There is no such thing as “clean coal,” environmentalists insist. Burning coal to generate electricity emits soot particles that cause respiratory problems, lung cancer and heart disease, killing 24,000 Americans annually.
It’s the kind of claim that eco-activist Bruce Hamilton says “builds the Sierra Club,” by generating cash and lobbying clout for his and similar groups.
It’s also disingenuous, unethical and harmful.
Since 1970, unhealthy power plant pollutants have been reduced by almost 95% per unit of energy produced. Particulate emissions (soot) decreased 90% below 1970 levels, even as coal use tripled, and new technologies and regulations will nearly eliminate most coal-related pollution by 2020, notes air quality expert Joel Schwartz.
Moreover, the vast bulk of modern power plant particulates are ammonium sulfate and ammonium nitrate. “Neither substance is harmful, even at levels tens of times greater than are ever found in the air Americans breathe,” Schwartz says.
The alleged death toll is based on speculative links between pollution and disease, and unwarranted extrapolations from responsible estimates to levels that grab headlines and prompt contributions.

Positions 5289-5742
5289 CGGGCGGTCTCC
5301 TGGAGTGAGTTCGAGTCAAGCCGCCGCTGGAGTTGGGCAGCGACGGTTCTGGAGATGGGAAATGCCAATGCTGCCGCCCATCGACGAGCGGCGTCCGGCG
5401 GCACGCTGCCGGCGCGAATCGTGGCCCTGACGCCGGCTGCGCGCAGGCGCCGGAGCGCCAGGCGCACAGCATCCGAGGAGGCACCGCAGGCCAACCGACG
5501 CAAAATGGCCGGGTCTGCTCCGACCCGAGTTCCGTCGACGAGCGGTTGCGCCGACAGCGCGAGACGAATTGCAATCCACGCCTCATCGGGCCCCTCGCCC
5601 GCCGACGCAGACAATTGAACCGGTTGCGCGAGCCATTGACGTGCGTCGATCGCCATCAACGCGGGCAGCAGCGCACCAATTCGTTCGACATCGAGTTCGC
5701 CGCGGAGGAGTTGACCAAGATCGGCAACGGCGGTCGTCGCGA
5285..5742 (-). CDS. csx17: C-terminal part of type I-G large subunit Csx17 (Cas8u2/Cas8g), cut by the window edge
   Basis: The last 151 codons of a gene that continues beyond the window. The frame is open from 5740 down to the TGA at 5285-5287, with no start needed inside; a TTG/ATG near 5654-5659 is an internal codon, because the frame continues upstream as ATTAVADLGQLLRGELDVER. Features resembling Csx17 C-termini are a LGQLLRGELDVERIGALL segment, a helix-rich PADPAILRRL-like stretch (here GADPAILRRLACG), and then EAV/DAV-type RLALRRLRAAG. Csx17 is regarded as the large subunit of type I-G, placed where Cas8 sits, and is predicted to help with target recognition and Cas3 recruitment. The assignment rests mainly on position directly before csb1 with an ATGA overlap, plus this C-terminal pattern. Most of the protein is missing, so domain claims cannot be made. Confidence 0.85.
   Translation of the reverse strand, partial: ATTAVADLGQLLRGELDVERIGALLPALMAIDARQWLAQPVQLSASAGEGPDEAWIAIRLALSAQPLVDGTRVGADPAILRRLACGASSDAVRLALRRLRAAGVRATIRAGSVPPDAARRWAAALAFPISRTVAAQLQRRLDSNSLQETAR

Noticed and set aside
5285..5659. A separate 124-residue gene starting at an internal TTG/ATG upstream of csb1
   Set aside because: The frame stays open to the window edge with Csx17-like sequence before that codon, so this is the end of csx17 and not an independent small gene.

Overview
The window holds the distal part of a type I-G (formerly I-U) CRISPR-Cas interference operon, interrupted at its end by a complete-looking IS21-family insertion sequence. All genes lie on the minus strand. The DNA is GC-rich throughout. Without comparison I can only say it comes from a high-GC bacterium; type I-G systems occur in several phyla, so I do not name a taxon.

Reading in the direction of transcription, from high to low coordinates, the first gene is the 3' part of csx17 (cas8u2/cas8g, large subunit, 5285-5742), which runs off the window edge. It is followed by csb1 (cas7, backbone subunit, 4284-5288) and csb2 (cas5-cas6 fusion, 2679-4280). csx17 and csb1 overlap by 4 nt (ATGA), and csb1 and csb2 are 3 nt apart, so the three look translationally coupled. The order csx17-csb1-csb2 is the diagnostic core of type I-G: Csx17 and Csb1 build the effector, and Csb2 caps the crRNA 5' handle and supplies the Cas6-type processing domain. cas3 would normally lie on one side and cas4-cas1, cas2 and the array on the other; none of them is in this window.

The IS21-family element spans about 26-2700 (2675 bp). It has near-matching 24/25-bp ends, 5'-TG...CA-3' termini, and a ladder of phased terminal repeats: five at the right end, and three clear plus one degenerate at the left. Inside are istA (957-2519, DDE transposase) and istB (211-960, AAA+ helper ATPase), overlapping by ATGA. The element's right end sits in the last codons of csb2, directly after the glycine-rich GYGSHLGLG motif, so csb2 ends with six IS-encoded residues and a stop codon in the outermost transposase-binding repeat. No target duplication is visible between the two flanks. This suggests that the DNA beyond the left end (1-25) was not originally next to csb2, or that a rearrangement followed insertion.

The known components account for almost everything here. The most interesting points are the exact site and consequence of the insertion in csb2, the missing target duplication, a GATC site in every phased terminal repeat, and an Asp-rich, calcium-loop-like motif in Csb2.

Coal helps keep American homes, businesses, factories, airports, schools and hospitals humming, and provides myriad benefits that never get mentioned by anti-coal factions. Even if we accept these groups’ assertions as fact, the benefits of coal should be considered in any policy debate – just as we acknowledge (and strive to reduce) motor vehicle deaths, but recognize the value of transporting people, products and produce.
Coal generates half of all US electricity, and 60-98% in twenty-two states, according to the Energy Information Administration. Modern, state-of-the-art, low-pollution coal-fired generators have replaced both antiquated power plants and monstrous industrial furnaces that were the backbone of our nation’s steel-making and industrial might just two generations ago. They improve and save millions of lives.
Imposing excessive new regulations, or closing coal-fired power plants, would produce few health or environmental benefits. But it would exact huge costs on society – and bring factories, offices and economies to a screeching halt in states that are 80-98% dependent on coal: Indiana, Kentucky, Missouri, North Dakota, Ohio, Utah, West Virginia and Wyoming.
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